A Mom's Most Valuable Gems

I have an old, handmade cupboard that stands about three and a half feet off the floor.  A hack job of sorts, it’s comprised of mixed woods, saturated in some kind of stain or varnish, maybe Golden Oak or Vermont Maple, or maybe both.

It’s not pretty.

It has a set of shallow drawers at its base, some of them with flimsy, divided compartments.  The top has two small doors that almost meet when you close them.  The doors hold six glass panes, two of which are also partially stained.  With Golden Oak, or Vermont Maple, or maybe both.

Go ahead and take a peek inside.  You’ll see three or four shelves, shelves that slant downward towards the floor.

I’m afraid it’s not practical either.

But, even with its imperfections, or maybe because of its imperfections, I love this piece.  I think it shows a lot of gumption.

I use the cupboard as an oversized jewelry box, tossing bracelets, necklaces and watches onto the shelves, storing earrings in the divided drawers.  My most precious gems are contained within, symbols of what I hold dear.

There’s a string of nine plastic beads on a silky, yellow rope.  The middle bead is huge, like a small chunk of coal.  It is complimented on each side with four smaller beads, each deliberately placed to match the other side.  I can see the boy who strung them, a perfectionist early on, now, a young man who wears button up shirts to college.  He likes things a certain way, that one.

And, here, right beside my wedding band, is a metal disc, a pendant strung onto a piece of black yarn.  She attempted to engrave the piece, wanting to show me she had successfully conquered cursive writing all on her own, before reaching the third grade.  A heart is scratched onto the surface, and in perfect script, the word “Mom.”  Here is my over achiever.

What’s this?  A letter from the little one, thanking his father for giving birth to him!  Oh, how we laughed.  It’s not fair I stole it for myself, but it reminds me of his sweet, sweet, spirit.

And among the pearls, beside my father’s watch, I find a small red ribbon, frayed on the ends, with a tarnished safety pin in the center.  This doesn’t really belong to me either.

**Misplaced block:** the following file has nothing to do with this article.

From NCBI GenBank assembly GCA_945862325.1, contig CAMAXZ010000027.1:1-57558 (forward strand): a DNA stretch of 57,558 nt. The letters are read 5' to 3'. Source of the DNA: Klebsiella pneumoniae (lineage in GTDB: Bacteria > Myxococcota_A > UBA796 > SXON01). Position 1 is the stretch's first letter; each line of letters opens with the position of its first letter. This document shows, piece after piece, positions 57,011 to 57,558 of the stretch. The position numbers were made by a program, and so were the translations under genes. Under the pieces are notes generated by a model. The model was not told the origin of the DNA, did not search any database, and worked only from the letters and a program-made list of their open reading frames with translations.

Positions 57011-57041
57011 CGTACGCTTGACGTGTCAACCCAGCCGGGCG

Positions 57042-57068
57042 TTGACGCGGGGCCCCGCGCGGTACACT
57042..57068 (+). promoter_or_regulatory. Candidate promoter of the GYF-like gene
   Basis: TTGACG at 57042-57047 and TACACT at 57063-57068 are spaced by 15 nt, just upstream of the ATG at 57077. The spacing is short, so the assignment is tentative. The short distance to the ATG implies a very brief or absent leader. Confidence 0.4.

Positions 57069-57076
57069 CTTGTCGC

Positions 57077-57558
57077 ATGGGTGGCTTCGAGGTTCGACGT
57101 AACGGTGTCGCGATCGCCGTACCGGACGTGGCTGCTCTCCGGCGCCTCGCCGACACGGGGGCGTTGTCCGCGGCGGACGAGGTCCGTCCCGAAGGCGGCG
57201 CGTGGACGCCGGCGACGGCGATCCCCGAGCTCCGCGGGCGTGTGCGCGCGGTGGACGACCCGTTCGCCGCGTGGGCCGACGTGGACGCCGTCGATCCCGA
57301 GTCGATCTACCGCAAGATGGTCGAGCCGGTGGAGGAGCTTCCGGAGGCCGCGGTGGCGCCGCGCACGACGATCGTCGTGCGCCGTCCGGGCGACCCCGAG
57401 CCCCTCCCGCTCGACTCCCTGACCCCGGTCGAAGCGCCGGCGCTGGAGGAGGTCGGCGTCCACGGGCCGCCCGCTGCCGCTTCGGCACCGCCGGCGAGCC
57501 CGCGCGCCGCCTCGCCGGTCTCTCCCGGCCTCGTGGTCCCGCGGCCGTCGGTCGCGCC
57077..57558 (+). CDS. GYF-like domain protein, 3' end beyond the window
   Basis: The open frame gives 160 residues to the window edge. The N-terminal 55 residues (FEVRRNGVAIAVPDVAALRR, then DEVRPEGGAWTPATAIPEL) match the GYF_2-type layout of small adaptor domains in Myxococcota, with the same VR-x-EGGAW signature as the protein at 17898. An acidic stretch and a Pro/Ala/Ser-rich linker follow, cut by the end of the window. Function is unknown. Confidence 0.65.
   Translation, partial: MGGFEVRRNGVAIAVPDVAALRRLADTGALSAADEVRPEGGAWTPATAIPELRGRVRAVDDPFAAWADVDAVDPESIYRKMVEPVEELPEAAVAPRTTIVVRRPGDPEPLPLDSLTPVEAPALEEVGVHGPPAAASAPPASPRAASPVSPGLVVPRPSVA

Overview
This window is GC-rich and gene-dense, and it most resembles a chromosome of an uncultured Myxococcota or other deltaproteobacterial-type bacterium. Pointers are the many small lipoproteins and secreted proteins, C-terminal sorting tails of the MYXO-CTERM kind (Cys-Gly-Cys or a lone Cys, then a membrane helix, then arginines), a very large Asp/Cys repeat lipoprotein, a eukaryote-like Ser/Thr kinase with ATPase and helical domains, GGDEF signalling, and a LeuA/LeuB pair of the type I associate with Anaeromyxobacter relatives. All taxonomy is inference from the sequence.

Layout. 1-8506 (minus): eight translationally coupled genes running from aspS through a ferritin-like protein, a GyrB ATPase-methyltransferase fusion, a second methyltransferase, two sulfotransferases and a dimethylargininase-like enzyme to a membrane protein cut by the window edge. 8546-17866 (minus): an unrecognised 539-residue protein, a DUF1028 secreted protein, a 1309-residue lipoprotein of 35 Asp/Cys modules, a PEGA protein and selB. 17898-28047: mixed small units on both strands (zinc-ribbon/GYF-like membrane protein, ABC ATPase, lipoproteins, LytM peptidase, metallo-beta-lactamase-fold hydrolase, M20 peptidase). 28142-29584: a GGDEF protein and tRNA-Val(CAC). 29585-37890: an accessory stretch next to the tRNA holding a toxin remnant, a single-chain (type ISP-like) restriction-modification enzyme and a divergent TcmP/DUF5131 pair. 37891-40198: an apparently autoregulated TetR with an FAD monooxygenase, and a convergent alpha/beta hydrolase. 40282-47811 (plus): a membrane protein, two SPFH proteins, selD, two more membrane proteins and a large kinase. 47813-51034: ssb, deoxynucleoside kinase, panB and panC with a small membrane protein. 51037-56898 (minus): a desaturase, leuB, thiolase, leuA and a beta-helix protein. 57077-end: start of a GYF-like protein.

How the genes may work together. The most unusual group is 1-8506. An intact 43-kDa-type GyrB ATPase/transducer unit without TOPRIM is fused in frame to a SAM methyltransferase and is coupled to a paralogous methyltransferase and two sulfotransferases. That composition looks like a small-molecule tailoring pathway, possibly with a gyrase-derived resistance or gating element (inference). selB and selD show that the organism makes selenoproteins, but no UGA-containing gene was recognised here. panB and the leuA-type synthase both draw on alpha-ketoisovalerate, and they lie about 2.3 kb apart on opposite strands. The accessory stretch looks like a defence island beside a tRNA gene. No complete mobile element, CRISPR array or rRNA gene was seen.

The ribbon goes to the boy for whom things came a little harder.  It represents tenacity and fearlessness.

The boy decided he wanted to use the diving board at the public pool, but to do so, he would have to pass the lifeguard's test.  He would have to swim the width of the pool.

I stood at the far side, cheering him on, praying he could do it.  He exhibited the ugliest form of freestyle on record, his arms windmilling, his head coming up every few seconds to gasp another breath.

But, he made it.  And with great pride, he pinned the required, red ribbon to his swimming trunks, and headed to the deep end.

He has shown me time and again, that all things are possible.

Yes, my most precious gems are in my jewelry box.  But, they're not diamonds, or rubies or anything of real value.  They are memories of four children who have enriched my life, four children who have shown me unconditional love.

These children aren't children anymore; they're all young adults making their way into the world.  Except, maybe for the little guy.  But, even he is way past knowing from whence he came.

My gems are reflections of four very different people, all who came with strengths and weaknesses.

They are imperfectly perfect, brimming with gumption.

It is my greatest privilege to be a mom to Ben, Mackenzie, Mitchell and John.


master of none said...

Speaking as a sentimental dad who still has a watercolor painted by his now 21-year-old daughter hanging on his refrigerator, I really could relate to this perfectly written column. There are tear-stains on my shirt, or are they Golden Oak or Vermont Maple?
This is a terrific piece, Jennifer. I hope that newspaper of yours publishes it!

Kymberly Foster Seabolt said...

This one made me cry. My jewel box holds the same treasures + a bracelet sent to me by a wonderful fellow writer. It says "Life Out Loud" on it and contains words to live by. Everyday. ♥